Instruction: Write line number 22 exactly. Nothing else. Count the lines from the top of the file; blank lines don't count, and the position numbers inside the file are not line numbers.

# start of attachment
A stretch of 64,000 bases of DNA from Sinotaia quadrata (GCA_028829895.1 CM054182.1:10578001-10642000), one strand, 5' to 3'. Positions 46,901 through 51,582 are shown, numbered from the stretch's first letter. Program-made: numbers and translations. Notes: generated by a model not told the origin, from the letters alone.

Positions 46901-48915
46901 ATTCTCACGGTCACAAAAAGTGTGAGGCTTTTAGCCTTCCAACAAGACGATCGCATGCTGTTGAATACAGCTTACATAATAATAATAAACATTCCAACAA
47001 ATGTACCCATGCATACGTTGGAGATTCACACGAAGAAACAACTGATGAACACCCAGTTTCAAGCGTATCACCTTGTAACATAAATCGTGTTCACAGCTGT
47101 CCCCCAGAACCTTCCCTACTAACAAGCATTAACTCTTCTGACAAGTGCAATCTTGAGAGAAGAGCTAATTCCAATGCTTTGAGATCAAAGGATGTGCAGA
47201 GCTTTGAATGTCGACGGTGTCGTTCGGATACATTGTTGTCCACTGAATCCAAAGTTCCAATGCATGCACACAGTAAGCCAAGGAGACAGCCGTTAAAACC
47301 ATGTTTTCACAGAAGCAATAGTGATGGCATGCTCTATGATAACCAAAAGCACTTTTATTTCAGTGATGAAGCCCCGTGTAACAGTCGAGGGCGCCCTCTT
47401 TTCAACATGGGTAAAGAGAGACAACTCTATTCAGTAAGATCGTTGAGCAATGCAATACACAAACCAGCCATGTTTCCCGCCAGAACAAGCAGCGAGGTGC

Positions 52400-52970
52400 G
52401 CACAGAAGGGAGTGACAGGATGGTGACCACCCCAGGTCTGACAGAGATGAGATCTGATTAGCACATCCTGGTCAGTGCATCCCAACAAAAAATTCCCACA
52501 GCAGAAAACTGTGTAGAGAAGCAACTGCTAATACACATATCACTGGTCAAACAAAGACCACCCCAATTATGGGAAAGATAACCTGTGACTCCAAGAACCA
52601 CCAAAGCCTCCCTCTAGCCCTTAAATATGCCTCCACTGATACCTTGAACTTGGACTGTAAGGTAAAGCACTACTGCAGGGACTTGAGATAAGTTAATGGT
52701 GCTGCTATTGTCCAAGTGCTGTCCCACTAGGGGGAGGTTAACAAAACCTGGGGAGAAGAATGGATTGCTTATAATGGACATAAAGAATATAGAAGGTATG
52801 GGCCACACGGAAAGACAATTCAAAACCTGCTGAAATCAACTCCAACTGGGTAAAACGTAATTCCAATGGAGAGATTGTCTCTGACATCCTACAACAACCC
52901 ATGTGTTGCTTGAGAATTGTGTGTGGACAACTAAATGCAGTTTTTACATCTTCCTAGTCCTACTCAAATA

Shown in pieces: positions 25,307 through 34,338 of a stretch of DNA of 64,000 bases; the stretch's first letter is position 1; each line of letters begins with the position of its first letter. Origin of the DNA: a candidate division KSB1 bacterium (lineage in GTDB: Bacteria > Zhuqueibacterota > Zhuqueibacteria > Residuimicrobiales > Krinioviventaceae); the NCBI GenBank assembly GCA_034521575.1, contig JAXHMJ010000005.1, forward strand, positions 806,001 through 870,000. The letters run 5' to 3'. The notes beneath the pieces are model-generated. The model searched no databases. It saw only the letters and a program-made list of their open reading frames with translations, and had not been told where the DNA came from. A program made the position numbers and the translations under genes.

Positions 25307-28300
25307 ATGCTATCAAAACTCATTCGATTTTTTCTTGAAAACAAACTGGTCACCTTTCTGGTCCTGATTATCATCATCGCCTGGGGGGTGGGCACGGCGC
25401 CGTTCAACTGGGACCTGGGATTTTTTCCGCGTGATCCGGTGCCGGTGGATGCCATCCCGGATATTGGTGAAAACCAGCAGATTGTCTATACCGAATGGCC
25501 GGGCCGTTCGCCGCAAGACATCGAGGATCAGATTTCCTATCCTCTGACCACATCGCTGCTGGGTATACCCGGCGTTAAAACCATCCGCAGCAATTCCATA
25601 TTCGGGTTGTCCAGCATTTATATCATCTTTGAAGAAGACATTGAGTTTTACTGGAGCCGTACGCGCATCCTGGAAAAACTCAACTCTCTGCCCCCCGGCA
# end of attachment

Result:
25601 TTCGGGTTGTCCAGCATTTATATCATCTTTGAAGAAGACATTGAGTTTTACTGGAGCCGTACGCGCATCCTGGAAAAACTCAACTCTCTGCCCCCCGGCA